Corporate Partner Roundtable: SarbOx mandates, not suicide bombers, have dominated five years of IT disruption.
On the fifth anniversary of the Sept. 11, 2001, attacks, eWEEK sought the perspective of several members of our Corporate Partner Advisory Board as they looked back at the disruptive forces that have reshaped the enterprise agenda during that time.
Technology Editor Peter Coffee spoke with Robert Rosen, CIO of the National Institute of Arthritis and Musculoskeletal and Skin Diseases, in Bethesda, Md.; Kevin Wilson, product line manager, desktop and mobile, Duke Energy, in Charlotte, N.C.; and Judy Brown, strategic adviser, University of Wisconsin System, in Madison, Wis.
Our goal today is to look at the adjustments that enterprise IT has been forced to make in the time since the 9/11 attacks. How has 9/11 affected IT operationally? Is there more demand for support for teleconferencing or other remote collaboration because of the greater nuisance of travel? Is there more proactive investment in information security or a growing role of IT in physical security? And has there been any change in the posture as to resource availability for any new roles?
What has happened, I think, for the most part, is that people are much more aware of the need for disaster recovery and continuity-of-operations plans. Theyre clearly spending more time making sure that theyre doing these things, doing a lot more inspection and so on. The downside of it is, for most people, theres no additional funding available. We have to be ingenious about doing these things along with everything else.
So, rather than the movie-plot scenario planning, youre seeing more emphasis on readiness for disruption from whatever source?
The terrorist scenario or natural disaster scenario provides an impetus, but the smarter people are saying: "If you plan for the previous disaster, the next one will be different. What you have to do is take a step back and deal with disruption regardless of the cause."
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Has there been any increase in demand for remote conferencing or other operational impact on IT infrastructure?
Thats more a personal preference. There are people who dont want to travel anymore, and you can understand that because its become such a hassle. We are seeing more questions of what we can do across the Web and what do we have in the way of collaboration software.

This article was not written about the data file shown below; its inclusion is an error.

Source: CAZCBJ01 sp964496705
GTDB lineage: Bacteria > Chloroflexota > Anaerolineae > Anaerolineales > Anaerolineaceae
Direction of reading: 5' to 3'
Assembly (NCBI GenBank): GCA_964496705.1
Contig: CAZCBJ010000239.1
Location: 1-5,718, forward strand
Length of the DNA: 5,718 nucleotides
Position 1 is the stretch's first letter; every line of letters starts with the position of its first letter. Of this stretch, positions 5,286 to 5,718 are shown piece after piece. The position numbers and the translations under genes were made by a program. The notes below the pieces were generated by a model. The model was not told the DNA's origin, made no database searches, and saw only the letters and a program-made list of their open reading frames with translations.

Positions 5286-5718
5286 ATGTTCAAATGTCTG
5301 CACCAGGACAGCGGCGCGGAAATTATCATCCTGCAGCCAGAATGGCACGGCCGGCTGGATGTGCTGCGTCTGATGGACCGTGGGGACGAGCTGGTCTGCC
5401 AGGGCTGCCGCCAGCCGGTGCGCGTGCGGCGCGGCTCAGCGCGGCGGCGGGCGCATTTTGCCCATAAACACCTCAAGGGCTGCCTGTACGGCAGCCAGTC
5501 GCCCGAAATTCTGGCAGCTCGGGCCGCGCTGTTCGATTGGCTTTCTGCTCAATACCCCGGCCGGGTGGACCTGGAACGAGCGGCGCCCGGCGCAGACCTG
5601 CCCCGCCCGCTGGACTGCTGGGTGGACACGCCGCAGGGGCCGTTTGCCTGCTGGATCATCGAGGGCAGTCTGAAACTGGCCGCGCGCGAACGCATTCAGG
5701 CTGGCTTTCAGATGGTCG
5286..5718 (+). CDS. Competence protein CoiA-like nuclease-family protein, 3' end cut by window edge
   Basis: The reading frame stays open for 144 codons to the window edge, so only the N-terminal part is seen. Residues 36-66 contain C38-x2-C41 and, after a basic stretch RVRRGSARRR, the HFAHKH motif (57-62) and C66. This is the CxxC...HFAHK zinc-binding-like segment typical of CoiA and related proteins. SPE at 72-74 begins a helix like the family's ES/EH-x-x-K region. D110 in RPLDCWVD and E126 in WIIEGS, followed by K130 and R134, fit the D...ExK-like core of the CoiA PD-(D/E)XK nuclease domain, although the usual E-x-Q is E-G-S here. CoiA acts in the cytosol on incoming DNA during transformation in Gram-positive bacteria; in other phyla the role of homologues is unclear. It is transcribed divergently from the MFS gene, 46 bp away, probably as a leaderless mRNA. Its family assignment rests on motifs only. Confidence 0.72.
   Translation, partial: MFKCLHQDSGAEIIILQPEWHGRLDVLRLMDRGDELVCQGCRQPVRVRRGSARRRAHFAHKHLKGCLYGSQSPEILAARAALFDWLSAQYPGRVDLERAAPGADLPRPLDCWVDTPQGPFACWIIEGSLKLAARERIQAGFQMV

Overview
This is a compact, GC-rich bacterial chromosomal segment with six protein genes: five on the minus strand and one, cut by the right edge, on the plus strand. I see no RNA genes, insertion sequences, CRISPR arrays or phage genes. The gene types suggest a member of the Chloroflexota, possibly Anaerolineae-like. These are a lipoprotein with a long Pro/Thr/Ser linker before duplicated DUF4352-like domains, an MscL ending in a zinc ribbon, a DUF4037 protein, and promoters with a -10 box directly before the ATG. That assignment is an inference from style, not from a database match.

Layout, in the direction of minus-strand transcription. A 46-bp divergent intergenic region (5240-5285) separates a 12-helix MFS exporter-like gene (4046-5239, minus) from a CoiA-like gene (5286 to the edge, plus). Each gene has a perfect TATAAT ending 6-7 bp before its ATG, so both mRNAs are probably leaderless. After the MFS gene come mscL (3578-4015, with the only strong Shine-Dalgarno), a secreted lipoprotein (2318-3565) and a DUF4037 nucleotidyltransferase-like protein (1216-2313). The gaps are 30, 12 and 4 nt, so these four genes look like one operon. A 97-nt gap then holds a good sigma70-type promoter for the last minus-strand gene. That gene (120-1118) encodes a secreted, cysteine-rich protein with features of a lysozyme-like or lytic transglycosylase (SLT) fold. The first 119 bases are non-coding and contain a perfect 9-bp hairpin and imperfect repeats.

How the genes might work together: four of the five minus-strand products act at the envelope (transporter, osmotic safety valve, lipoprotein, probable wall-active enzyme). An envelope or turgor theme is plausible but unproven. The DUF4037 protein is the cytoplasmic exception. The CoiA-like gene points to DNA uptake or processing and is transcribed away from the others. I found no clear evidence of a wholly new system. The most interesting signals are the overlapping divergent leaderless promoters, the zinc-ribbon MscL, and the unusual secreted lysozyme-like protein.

The other thing is a lot more in the tele-work arena. We just had a drill last week, saying, "Suppose the campus was shut downcould you work from home?" We had a sizable population testing that.
So, you didnt just send out a survey and ask people if they could do it; you did this as a live fire drill, so to speak?
Were there any surprises that you can talk about?
They did an after-action survey, which was good. The percentage of people who had problems was very low, on the order of 1 or 2 percent out of 2,000 people who were testing this. I think that was pretty good.
The problems they had were pretty much what we predicted. Most of it is
a problem between chair and keyboard. Its a matter of training. You really cant just assume that people, because they can read their e-mail from home, can do all the other things from home. More training is needed.
All in all, I think it was a reasonably successful exercisebut it only represented 10 percent of the population. What will happen to IT infrastructure when theres 80 percent remains to be seen, but were taking steps to address that.
Kevin, when we think of you at Duke Energy, we think of critical infrastructure issues of energy production and distribution that have gotten a tremendous amount of attention in the last five years. Is your involvement in that sector an important factor in the way that youve had to think about the last five years, or are your IT operations like any other companys?
From our viewpoint as an IT shop, I dont think things have changed as much [due to 9/11] as they have due to [the] Sarbanes-Oxley [Act] and Enron. When you get to physical plant security, thats where youve seen the world turn upside-down. All the garages have barriers, there are more guards, the physical facility looks different.
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Have you had to provide IT support for that, with IT systems for smart cards or other more granular access controls?
It seems to be more contractor augmentation, not redesign of the infrastructure. I have not seen IT systems for physical security.
Are your own IT systems getting improved physical security against attacks that might take out a data center rather than a generating plant?
Weve been protecting things, yes.
Were looking at using the collaboration and tele-work technology from home, but Im seeing a lot more lockdowns from corporate IT: Some of the tools, the Web 2.0 tools and Skype and things, users cant install. Its problematic for them to collaborate around the water cooler from a distance.
The real attack on IT.